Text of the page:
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DIRECTOR: Richard Kelly RELEASE DATE: October 26, 2001 RATING (US): R
CAST: Jake Gyllenhaal, Jena Malone, et al.
// review by Beverley

Darker than the darkest darkness!

When someone says a movie is a cult classic, you usually know it will be either a) too weird for the mainstream audience, b) too smart for the mainstream audience, or c) just plain stinky. While we enjoy films that meet the third criteria (there's a long list of B-movie reviews around here to prove it), I was happy to find Donnie Darko only met the first two criteria.

Why it's weird: I have to admit, I love films with a touch of the bizarre. Maybe it is more of a reflection on my own character that I gravitate toward the odd and unusual, but I think having something fresh and original, even at the cost of being downright disturbing, is worth it. Basically the movie can be watched two ways: either it's a movie about a teenager with psychological problems who may have ended up committing suicide after being tormented by hallucinations, particularly of the scariest bunny rabbit in the world, Frank, or you can see it as a brilliant young man, misunderstood and disaffected by society who learns about the secrets of time travel, thanks to the ghost of a man dressed up as a bunny rabbit, Frank, and saves the world. As you can probably imagine, this is a fairly disturbing and frightening movie, but much more psychological and less gruesome than your typical horror.

One factor that especially adds to this disturbing effect is the juxtaposition with the world of everyone around him. The lives of Darko's family and schoolmates, while still adding to the plot, are mundane and banal, completely detached and unaware of the dark turmoil of Donnie's struggle. Like Donnie, and most teenagers for that matter, we begin to feel isolated and detached from the simple people of Middlesex. They seem too small in the turmoil of their lives in comparison with the terror and confusion of Donnie's struggle, and so when Donnie commits various acts of vandalism and arson at the behest of Frank, they seem almost justifiable since Donnie's reality seem so disproportionately real in contrast to the lives of others around him.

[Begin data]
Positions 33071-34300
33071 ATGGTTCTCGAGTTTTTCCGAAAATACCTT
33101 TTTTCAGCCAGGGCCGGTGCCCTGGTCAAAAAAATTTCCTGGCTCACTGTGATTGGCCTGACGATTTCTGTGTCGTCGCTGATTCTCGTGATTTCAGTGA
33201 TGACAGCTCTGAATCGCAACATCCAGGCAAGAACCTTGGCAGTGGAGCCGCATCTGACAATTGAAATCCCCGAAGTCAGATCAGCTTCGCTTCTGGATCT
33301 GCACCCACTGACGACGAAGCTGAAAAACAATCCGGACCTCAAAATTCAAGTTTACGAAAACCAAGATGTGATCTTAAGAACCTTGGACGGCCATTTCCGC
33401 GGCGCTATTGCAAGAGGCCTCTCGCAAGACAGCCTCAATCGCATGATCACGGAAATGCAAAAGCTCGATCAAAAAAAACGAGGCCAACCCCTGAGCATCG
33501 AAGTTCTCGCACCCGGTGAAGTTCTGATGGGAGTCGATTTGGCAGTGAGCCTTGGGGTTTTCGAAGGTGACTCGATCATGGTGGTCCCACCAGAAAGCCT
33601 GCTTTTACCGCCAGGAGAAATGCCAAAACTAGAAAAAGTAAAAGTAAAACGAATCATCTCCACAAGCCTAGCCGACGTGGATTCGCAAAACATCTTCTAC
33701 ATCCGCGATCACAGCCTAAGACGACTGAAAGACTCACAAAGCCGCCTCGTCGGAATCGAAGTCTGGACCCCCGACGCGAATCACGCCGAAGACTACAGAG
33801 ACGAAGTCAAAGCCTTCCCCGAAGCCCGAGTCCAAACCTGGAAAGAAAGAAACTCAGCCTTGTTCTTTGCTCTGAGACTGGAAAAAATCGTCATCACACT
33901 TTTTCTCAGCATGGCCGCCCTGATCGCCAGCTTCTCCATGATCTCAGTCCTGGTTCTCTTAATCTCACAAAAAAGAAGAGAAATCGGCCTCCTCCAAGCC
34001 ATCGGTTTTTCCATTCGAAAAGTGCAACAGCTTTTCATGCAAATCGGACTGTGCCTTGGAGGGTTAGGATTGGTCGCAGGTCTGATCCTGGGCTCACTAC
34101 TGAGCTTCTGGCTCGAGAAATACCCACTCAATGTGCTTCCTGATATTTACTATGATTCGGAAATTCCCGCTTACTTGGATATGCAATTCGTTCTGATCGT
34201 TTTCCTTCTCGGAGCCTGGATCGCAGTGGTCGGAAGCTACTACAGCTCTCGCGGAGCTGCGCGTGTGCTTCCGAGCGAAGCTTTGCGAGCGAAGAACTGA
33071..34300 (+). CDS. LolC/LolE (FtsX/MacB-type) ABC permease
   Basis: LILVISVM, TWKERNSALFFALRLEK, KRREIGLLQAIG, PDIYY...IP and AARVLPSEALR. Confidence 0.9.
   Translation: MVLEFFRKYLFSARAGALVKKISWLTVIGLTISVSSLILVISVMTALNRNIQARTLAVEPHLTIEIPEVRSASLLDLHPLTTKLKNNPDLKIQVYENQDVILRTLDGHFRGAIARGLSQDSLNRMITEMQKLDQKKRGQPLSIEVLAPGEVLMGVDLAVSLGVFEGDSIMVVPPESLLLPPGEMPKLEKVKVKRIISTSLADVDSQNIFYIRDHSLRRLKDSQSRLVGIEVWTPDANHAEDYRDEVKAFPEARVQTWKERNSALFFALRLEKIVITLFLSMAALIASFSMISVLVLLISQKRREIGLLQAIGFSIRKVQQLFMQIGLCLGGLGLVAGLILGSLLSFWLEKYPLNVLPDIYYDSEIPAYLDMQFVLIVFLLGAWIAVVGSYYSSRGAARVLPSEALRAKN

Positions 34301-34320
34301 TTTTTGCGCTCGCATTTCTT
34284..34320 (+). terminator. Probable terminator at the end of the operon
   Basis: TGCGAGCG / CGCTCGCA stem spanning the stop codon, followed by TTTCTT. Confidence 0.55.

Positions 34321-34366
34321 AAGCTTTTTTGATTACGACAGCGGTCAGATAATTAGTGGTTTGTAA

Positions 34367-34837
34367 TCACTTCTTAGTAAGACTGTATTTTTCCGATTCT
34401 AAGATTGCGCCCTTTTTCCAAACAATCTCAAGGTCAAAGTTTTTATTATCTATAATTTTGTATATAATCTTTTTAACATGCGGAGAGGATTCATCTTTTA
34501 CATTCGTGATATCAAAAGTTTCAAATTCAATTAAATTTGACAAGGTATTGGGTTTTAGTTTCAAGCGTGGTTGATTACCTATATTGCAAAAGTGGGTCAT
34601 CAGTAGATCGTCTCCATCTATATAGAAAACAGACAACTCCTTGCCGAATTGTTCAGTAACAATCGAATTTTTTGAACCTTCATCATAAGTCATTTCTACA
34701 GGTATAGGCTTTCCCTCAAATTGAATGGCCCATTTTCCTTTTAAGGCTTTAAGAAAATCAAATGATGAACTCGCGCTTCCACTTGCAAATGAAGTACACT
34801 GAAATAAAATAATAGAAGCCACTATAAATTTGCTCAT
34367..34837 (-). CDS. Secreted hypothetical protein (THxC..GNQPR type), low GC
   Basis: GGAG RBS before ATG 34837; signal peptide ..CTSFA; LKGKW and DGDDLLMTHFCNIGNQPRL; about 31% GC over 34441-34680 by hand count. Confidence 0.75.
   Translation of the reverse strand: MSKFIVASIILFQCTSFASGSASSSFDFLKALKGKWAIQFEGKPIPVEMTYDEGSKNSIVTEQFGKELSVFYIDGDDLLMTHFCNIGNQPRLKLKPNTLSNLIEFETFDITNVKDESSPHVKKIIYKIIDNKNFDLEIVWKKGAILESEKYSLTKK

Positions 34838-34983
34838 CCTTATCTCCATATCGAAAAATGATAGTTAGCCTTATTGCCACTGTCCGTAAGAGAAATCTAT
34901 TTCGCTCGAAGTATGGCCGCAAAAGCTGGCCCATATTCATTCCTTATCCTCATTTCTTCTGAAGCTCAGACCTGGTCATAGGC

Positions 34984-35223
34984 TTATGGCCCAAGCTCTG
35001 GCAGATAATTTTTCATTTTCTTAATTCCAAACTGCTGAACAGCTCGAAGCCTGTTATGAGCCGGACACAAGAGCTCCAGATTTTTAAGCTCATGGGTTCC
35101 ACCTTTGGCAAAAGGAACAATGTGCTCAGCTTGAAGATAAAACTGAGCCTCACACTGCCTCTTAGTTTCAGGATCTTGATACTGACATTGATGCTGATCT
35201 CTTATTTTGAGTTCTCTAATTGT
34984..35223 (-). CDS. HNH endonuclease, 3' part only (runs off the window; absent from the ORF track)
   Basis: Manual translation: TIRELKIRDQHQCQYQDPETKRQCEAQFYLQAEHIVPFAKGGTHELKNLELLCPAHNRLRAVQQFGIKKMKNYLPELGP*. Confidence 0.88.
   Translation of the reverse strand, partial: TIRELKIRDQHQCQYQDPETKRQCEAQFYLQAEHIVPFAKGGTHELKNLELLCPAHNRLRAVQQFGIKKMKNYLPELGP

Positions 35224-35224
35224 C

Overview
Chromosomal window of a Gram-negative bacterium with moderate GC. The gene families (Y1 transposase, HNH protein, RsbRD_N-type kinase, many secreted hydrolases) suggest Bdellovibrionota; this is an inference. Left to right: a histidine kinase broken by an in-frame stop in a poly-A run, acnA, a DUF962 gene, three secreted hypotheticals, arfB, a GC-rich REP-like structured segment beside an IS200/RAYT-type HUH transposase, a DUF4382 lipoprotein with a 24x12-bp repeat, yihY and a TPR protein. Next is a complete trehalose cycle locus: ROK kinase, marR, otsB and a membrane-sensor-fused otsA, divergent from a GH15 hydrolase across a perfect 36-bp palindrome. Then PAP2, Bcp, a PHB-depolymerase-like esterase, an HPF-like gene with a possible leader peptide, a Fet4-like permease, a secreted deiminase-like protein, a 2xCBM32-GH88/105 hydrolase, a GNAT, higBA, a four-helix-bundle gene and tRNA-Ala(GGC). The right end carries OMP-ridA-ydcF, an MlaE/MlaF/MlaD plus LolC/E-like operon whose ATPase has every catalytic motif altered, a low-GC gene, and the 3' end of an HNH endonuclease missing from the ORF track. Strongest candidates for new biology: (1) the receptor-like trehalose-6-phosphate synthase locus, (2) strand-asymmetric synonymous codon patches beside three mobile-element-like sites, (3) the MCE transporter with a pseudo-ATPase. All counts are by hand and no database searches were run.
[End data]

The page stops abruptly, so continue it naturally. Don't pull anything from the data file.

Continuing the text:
Why it's smart: The film asks questions about metaphysics, such as, "What is time?", "What happens when we die?", and "What is reality?", but also about madness and knowledge. In "The History of Madness ", Michel Foucault describes what he calls the "tragic consciousness of madness" -- a cultural attitude prominent in the medieval period where mad people were seen as oracles, capable of seeing and understanding otherworldy forces, and in particular having a view into the apocalypse. We hear about such understanding of madness in the stories of Greek oracles, but they seem detached and foreign, impossible to place in a world like ours. Donnie Darko gives us a brilliant depiction of such a modern-day madness. Gradually we begin to see Donnie not as a madman by conventional definition, but as an oracle with a destiny to carry a truth to fruition. We see this transformation in another character, Old Lady Death, who transfigures from a senile and incapable old woman to an aging philosopher, Roberta Sparrow, who offers Donnie important guidance on his journey. There are plenty of other references to literary works, especially the works of Graham Greene and Richard Adams to enjoy.

I was very impressed with the creative and subtle use of cinematography in this film. Also, the use of sound really enhanced the disturbing experience, especially for Frank's strangely distorted voice. Computer generated graphics were used, and while they were still fairly primitive at the time, these effects were usually reserved for abstract objects and mysterious, disturbing symbols, so the primitiveness of the effects didn't stand out and only added an outlandish, otherworldly quality that was well-suited to their use. My absolute favourite thing about this movie, however, is the extremely subtle foreshowing and clues hidden throughout. If you are the kind of person who enjoys watching a movie as though it were some sort of puzzle, you will find this film incredibly enjoyable and love finding new hints every time you watch.

In summary, though Donnie Darko might not have been a popular film, I highly recommend it. I really believe this movie, both for its tone and intellectual content, is very unique.

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